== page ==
By Sarah Hall, Professor of Economic Geography at the University of Nottingham
Tracing Economic Patterns
As the UK has entered a post-Brexit era, the EU-UK Trade and Cooperation Agreement (TCA) steers the course of trade relations. However, measuring its tangible impacts on the UK economy is a complex task, especially given the backdrop of the COVID-19 pandemic and global geopolitical tensions.
The ongoing economic analysis is crucial, given the persistent slow growth and low productivity that has characterized the UK’s economic landscape since the financial crisis of 2007-08. A myriad of research spanning economics, sociology, legal studies, and geography is dedicated to isolating the variables and understanding the economic shifts attributed specifically to Brexit.
Pre-Brexit Economic Forecasts
A historical reflection on economic predictions made pre-Brexit illuminates the anticipated impacts. The integration with the EU since 1973 fostered economic growth, GDP per capita increase, and intensified trade and capital flows in the UK. Economists argued that diminished access to the EU’s single market, coupled with prevailing uncertainty, could result in reduced international investment, lowered wages, a weakened pound sterling, and potential escalations in taxes or cuts in public spending.
However, economic boons were not universally experienced across the UK. Metropolitan areas, notably London and the South-East, saw substantial growth, particularly in the financial and professional services sectors. In contrast, provincial regions remained stagnant, perpetuating long-standing economic disparities.
This uneven distribution of economic benefits was noted to influence the Brexit referendum, with areas affected by austerity measures and limited GDP growth more inclined towards a Leave vote.
Expert Predictions and Reality
The role of economic forecasts has been contested since the 2016 Brexit referendum. Initial predictions painted a grim picture of immediate economic downturn, largely driven by weakened financial markets and diminished consumer and business confidence. Though the pound did experience a significant drop, other anticipated impacts, like a drastic fall in house prices, did not materialize, and the employment market remained resilient.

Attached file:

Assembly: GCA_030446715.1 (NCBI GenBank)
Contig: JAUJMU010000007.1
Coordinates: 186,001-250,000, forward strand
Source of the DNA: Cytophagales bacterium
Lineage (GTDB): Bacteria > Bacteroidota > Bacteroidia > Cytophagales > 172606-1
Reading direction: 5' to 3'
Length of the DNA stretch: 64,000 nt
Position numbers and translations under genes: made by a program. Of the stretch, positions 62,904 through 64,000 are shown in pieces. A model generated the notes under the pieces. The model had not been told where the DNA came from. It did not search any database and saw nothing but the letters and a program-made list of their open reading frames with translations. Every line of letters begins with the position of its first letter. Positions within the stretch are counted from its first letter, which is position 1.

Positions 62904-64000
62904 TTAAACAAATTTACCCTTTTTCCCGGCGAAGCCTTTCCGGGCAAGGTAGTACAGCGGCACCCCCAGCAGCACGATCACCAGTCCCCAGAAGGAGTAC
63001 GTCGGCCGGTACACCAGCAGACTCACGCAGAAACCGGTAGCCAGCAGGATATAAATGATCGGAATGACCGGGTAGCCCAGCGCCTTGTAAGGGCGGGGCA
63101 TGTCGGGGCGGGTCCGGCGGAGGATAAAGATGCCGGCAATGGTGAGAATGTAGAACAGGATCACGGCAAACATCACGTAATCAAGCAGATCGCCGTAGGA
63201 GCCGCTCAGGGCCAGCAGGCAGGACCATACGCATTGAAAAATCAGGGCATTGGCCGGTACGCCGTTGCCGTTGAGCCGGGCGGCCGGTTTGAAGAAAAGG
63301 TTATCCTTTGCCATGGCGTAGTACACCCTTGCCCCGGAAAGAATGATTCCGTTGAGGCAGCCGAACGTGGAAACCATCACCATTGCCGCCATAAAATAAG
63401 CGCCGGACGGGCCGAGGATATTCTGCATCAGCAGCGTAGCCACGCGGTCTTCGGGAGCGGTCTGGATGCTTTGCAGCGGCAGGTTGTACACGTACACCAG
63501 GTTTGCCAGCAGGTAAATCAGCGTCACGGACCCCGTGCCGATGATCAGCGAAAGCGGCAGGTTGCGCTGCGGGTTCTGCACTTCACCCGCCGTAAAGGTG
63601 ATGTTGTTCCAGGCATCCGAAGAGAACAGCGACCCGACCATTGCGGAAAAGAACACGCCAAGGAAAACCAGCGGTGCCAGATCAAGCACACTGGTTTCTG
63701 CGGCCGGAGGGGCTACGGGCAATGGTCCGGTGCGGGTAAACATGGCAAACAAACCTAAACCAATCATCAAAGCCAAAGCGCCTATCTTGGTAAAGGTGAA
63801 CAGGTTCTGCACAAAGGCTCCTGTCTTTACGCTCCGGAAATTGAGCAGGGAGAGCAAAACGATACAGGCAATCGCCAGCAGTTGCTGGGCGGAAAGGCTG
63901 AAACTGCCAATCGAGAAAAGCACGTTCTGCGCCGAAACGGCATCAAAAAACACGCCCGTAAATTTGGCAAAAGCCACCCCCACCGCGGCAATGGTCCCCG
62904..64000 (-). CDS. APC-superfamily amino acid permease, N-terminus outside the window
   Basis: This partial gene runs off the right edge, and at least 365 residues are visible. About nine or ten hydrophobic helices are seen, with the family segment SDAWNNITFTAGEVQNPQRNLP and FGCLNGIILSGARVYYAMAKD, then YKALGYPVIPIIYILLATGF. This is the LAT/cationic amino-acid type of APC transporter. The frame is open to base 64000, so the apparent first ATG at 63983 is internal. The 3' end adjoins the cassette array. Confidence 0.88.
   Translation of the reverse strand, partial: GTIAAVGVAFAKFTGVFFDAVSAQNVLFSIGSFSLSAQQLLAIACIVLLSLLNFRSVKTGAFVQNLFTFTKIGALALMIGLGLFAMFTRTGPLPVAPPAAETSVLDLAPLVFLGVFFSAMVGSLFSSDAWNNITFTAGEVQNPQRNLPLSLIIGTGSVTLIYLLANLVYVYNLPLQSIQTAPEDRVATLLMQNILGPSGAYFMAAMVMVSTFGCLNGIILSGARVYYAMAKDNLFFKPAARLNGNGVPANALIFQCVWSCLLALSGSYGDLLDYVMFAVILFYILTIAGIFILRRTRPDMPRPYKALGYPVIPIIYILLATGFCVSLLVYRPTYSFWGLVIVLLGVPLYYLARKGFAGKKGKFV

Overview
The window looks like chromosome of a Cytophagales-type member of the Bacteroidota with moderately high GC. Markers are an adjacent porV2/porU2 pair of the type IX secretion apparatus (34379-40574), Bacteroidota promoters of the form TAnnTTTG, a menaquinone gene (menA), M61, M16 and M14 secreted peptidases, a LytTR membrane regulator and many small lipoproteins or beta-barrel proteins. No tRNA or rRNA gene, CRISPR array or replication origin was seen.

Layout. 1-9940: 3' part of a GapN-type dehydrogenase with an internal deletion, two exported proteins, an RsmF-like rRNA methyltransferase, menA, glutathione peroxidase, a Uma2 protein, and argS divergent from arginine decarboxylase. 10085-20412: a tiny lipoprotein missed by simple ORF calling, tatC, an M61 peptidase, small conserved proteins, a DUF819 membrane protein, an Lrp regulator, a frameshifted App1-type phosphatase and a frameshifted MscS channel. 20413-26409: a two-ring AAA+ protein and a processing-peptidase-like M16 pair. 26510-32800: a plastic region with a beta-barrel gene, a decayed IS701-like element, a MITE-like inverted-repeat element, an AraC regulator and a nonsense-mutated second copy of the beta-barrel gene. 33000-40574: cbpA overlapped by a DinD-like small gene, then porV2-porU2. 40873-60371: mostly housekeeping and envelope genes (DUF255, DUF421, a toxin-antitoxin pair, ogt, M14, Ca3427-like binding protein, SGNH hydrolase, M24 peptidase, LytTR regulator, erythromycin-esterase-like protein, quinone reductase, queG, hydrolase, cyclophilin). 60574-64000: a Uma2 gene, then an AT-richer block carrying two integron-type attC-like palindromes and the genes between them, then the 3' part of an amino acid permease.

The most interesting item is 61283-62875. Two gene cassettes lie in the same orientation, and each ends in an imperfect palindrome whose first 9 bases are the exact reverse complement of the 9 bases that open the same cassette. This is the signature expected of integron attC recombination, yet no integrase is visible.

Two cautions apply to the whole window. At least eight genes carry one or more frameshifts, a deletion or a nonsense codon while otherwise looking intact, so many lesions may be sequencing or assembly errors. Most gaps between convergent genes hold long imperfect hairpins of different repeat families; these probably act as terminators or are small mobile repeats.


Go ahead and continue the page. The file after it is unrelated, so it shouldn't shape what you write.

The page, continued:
Long-term predictions, particularly those related to trade and migration, have proven to be more accurate. The TCA is notably more favorable to goods trade than services, a significant point given the UK’s historical strength in the service sector.
The TCA’s Implications
Research following the TCA’s implementation indicates a 25% reduction in UK imports from the EU, a temporary decrease in exports, and a significant reduction in trade relationships, particularly affecting smaller firms. For services, particularly crucial in the UK’s financial sector, there’s an estimated 6% decline in exports to the EU pre-TCA and a transfer of approximately 10% of total banking assets to the EU.
The early economic impacts of Brexit are intricate, varying by sector and region. While there are discernible negative impacts on trade distinct from the effects of COVID-19 and geopolitical conflicts, the nuances are significant, indicating sectorally and regionally differentiated impacts.
In this evolving economic narrative, the detailed examination of each economic sector and geographical location within the UK will be essential to fully grasp the multifaceted impacts of Brexit and to chart the path forward in a post-Brexit landscape.